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Heathcliff's Personality In Wuthering Heights Essay

943 words - 4 pages

Describe Heathcliff's personality in WutheringHeights? What is your
point of view about his character?

The first indication of Heathcliff's savage personality is found in
the opening chapter when the dogs - "A brood of tigers", "fiends" are
represented and Heathcliff growls in unison with them. He informs
Lockwood that the bitch is not kept for a pet. Catherine's diary
provides a clue to the cause of Heathcliff's savagery and hatred,
"Poor Heathcliff! Hindley calls him a vagabond, and won't let him sit
with us and eat with us anymore... and swears that he will reduce him
to his right place". Mr. Earnshaw first describes him thus - "though
its as dark almost as if it came from the devil".

Heathcliff's dominant personality quickly becomes evident - "You must
exchange horses with me, I don't like mine". This incident
demonstrates the extent to which Heathcliff has already been hardened
and brutalised. The ragged new-comer to Wuthering Heights is an image
of a human creature reduced to its bare animal essence, the naked will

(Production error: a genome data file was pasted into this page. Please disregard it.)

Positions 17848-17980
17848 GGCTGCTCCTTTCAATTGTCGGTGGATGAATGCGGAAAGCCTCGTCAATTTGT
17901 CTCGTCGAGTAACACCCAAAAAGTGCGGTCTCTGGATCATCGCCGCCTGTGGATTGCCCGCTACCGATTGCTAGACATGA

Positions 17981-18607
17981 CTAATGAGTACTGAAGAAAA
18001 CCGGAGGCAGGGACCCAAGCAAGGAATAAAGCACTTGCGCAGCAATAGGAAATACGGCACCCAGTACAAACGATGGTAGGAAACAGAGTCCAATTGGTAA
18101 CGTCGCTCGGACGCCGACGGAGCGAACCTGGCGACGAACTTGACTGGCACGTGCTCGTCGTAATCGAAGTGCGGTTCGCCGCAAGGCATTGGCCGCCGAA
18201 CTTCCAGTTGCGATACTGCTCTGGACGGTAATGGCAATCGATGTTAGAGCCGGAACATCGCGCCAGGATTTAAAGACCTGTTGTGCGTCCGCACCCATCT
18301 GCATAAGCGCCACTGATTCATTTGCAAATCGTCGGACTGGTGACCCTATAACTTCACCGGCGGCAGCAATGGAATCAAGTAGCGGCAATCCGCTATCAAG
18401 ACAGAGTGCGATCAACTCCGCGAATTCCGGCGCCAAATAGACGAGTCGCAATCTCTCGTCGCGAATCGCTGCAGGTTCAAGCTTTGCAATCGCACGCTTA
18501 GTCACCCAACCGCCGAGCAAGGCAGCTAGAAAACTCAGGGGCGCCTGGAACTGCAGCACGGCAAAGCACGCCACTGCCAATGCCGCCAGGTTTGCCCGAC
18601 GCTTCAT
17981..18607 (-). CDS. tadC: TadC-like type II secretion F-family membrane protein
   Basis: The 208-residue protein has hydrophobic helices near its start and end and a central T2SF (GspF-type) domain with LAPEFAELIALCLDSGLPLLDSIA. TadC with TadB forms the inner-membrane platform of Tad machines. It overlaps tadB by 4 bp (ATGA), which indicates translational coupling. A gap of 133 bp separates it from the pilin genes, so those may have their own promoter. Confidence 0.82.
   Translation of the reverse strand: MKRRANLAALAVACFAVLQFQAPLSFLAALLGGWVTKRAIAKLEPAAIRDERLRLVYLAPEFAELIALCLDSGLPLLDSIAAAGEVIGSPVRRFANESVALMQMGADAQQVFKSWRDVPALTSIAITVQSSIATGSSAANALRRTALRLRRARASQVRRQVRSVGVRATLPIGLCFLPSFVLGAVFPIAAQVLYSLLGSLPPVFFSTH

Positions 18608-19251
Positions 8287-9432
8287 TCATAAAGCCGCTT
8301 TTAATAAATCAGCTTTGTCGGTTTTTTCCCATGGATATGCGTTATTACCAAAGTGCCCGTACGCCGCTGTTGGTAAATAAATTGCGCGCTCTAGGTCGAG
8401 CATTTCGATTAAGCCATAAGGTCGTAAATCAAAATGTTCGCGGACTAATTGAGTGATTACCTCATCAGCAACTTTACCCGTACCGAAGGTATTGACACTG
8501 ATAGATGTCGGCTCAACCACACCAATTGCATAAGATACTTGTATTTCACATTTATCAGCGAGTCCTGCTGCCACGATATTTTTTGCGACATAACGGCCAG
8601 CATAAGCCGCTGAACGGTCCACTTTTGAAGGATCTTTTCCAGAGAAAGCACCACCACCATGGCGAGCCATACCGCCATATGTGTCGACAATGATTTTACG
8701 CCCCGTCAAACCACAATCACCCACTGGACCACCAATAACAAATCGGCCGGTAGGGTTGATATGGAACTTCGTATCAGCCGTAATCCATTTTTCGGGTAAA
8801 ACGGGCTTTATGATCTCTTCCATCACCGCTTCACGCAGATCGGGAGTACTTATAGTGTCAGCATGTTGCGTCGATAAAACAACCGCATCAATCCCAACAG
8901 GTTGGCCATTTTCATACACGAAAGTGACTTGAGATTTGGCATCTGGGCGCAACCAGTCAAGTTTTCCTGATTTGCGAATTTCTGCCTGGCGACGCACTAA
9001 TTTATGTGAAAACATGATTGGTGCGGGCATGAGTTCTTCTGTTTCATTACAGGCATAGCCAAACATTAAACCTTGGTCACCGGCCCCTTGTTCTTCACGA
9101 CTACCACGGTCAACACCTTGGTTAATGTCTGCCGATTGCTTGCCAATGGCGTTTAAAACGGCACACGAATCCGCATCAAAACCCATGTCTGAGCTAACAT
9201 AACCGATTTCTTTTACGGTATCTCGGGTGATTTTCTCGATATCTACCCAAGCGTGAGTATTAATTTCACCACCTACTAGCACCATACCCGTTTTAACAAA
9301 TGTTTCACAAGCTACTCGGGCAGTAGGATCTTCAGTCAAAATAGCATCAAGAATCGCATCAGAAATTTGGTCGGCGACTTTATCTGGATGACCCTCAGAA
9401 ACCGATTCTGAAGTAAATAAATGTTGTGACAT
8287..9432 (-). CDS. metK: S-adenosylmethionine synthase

to live. Nelly's comments about Heathcliff's ability to withstand pain
supports this point of view, "He would withstand Hindley's blows
without winking or shedding a tear". Heathcliff's dominant will was
being fed by Mr. Earnshaw's favouritism, when he dies this changes,
Heathcliff then suffers the tyranny of Hindley. From this point on,
the revenge theme begins in the novel. Heathcliff's recollection of
the Grange in Chapter 6 is tied this first inkling of revenge, "If I
might have the privilege of flinging Joseph off the highest gale and
painting the housefront with Hindley's blood".

Heathcliff's language at the Grange, indicated a malevolent attitude,
"I've vociferated curses enough to annihilate any fiend in
Christendom". Heathcliff's hatred for the Linton family is traceable
to this moment - "Yet the villain scowls so plainly in his face, would
it not be a kindness to the country to hang him at once before he
shows his nature in acts as well as in features". Catherine's stay at
the Grange precipitates a further decline in Heathcliff's behaviour.
When she returns he is dirtier than before - "I shall be as dirty as I
please and I like to be dirty and I will be dirty". Later he confides
to Nelly the purpose of his meditations, "I am trying to be settle how
I shall pay Hindley back. I don't care how long I wait if I can only
do it at last" - "I only wish I new the best way. Let me alone and
I'll plan it out, while I'm thinking of that, I don't feel pain". Now
the novel's counter-theme to the love story becomes clear -
Heathcliff's long premeditated ruthless revenge gradually increasing
in scope with all the force of Heathcliff's primitive unchanging will
behind it. From this point on, there is in Heathcliff a subordination
of all other feelings except revenge.

Now the prince-in-disguise is destined to become a demon, taking on in
fact the fiendishness that Nelly had seen...

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